Facebook Resurrects Their F8 Developers Conference On April 30th.
Recently the chief executive and Facebook product manager, Ilya Sukhad, has announced that Facebook will be bringing F8 back. The conference is for software developers to prod the creation of more and better mobile application for the giant social media network. This announcement was made during the SXSW on Saturday. F8 will be returning to its original roots on focusing technical content for mobile and web developers, not on any big announcement for Facebook users.
The conference will have a feature that includes hands-on workshops and technical session for over 1,500 developers to learn on how to create, grow and make profits from apps. F8 will be opened with morning keynote at first, following it will be sessions that include technically effective practices and advertising tips.
Facebook has previously hold more smaller events for developers as part of a renewed focus on developers. During the previous year it had brought them a highly respected startup that gave developers the tools and support in creation of apps on various platforms, for an amount of $67 million.
The acquirement of Parse had helped them ease any tension with developers as Facebook continued to dish out numbers for its own application that competed with those created by third-party developers. Applications have always been a highly important factor to Facebook due to its help in attracting new users and keeping current users engaged.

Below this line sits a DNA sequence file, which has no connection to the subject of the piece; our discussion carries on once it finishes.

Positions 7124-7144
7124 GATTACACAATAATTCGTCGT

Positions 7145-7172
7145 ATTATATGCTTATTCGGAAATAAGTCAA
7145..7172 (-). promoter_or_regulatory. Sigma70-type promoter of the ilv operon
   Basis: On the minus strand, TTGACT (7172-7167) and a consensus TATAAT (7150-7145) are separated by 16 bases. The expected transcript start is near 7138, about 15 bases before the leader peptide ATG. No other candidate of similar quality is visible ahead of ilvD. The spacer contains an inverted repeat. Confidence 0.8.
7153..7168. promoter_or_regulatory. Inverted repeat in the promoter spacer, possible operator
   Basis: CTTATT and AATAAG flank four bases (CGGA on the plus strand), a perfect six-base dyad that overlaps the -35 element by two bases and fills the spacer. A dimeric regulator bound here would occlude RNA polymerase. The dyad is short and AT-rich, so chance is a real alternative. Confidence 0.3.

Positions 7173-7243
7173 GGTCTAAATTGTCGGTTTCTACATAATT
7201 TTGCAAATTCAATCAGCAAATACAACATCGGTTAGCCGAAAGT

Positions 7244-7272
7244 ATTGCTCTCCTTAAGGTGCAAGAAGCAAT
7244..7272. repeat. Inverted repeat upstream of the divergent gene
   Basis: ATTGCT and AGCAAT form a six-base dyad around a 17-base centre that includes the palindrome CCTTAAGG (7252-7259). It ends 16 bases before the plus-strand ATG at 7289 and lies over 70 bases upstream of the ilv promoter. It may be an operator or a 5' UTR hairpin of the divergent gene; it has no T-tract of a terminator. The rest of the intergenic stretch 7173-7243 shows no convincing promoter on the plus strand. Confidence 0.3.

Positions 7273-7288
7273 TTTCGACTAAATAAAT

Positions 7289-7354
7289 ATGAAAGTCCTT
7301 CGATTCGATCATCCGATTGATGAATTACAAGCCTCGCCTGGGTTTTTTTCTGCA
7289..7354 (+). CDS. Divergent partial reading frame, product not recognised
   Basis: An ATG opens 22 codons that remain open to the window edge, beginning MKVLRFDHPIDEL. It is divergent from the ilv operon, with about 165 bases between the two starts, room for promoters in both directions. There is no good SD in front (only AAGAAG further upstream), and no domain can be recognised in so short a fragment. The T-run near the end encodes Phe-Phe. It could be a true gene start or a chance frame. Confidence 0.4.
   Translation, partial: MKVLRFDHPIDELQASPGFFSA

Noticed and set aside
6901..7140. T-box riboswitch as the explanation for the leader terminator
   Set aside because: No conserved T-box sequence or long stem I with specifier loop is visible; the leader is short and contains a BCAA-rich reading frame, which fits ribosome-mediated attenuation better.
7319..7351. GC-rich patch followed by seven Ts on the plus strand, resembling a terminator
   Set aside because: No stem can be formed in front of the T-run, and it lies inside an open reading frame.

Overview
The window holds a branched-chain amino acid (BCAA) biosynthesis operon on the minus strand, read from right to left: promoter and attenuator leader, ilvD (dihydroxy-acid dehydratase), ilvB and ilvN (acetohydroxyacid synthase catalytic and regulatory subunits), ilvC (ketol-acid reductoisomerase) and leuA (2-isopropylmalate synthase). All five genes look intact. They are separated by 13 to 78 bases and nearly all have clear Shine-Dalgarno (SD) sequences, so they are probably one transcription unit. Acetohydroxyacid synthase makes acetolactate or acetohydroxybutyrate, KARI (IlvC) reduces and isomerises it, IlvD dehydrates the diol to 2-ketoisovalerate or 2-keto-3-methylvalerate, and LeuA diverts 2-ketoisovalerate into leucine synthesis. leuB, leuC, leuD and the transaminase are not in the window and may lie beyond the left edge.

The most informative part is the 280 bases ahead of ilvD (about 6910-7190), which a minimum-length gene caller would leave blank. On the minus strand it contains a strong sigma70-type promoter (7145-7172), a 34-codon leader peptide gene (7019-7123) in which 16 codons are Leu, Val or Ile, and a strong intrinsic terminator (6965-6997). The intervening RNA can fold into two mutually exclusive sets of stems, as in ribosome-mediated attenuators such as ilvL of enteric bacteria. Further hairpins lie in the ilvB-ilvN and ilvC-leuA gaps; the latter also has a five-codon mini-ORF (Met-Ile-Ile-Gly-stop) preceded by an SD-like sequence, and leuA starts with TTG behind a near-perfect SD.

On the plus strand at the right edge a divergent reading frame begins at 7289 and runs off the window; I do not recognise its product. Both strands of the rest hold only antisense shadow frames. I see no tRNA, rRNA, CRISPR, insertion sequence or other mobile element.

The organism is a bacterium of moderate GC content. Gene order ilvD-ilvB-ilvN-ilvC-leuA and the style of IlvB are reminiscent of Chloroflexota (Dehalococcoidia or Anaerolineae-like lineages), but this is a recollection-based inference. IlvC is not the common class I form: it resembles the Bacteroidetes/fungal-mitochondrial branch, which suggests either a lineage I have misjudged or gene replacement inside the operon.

Facebook has continuously persuaded developer on building their application for Facebook to increase their chance in gaining popularity, besides the use of relying on Google Android and Apple’s iOS stores.
In a blog post, Sukhar said: “App development is happening at such a crazy pace these days. Almost every day I find a new app that is solving problems or providing entertainment in a really creative way. My favorite app of the moment is Threes. I can’t stop playing it. But building a hit app and finding people who will love it is really hard. Turning that app into a money making venture is even harder. Helping developers solve these problem is why we’re doing an F8.”